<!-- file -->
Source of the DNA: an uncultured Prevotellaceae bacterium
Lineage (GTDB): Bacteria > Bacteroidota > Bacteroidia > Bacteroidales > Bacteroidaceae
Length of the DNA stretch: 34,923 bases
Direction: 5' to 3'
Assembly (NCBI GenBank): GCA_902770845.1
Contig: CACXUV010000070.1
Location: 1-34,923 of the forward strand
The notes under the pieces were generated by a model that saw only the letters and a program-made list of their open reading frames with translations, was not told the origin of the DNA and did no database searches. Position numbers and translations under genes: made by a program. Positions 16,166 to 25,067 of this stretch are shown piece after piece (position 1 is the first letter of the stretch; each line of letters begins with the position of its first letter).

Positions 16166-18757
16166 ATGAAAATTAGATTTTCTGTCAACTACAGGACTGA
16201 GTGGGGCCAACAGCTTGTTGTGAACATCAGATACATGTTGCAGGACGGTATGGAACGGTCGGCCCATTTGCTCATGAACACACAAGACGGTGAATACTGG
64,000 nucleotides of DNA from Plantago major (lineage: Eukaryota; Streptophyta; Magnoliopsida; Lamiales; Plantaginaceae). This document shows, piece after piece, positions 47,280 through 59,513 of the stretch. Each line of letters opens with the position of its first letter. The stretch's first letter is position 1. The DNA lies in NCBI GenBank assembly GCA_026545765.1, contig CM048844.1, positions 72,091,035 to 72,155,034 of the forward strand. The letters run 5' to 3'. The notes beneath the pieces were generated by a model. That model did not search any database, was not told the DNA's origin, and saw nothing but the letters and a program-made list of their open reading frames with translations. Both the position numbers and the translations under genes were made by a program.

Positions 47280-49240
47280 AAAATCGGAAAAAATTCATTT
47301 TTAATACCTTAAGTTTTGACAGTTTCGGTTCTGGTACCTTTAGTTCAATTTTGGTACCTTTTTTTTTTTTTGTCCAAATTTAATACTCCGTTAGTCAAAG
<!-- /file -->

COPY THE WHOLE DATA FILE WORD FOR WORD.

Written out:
Source of the DNA: an uncultured Prevotellaceae bacterium
Lineage (GTDB): Bacteria > Bacteroidota > Bacteroidia > Bacteroidales > Bacteroidaceae
Length of the DNA stretch: 34,923 bases
Direction: 5' to 3'
Assembly (NCBI GenBank): GCA_902770845.1
Contig: CACXUV010000070.1
Location: 1-34,923 of the forward strand
The notes under the pieces were generated by a model that saw only the letters and a program-made list of their open reading frames with translations, was not told the origin of the DNA and did no database searches. Position numbers and translations under genes: made by a program. Positions 16,166 to 25,067 of this stretch are shown piece after piece (position 1 is the first letter of the stretch; each line of letters begins with the position of its first letter).

Positions 16166-18757
16166 ATGAAAATTAGATTTTCTGTCAACTACAGGACTGA
16201 GTGGGGCCAACAGCTTGTTGTGAACATCAGATACATGTTGCAGGACGGTATGGAACGGTCGGCCCATTTGCTCATGAACACACAAGACGGTGAATACTGG
64,000 nucleotides of DNA from Plantago major (lineage: Eukaryota; Streptophyta; Magnoliopsida; Lamiales; Plantaginaceae). This document shows, piece after piece, positions 47,280 through 59,513 of the stretch. Each line of letters opens with the position of its first letter. The stretch's first letter is position 1. The DNA lies in NCBI GenBank assembly GCA_026545765.1, contig CM048844.1, positions 72,091,035 to 72,155,034 of the forward strand. The letters run 5' to 3'. The notes beneath the pieces were generated by a model. That model did not search any database, was not told the DNA's origin, and saw nothing but the letters and a program-made list of their open reading frames with translations. Both the position numbers and the translations under genes were made by a program.

Positions 47280-49240
47280 AAAATCGGAAAAAATTCATTT
47301 TTAATACCTTAAGTTTTGACAGTTTCGGTTCTGGTACCTTTAGTTCAATTTTGGTACCTTTTTTTTTTTTTGTCCAAATTTAATACTCCGTTAGTCAAAG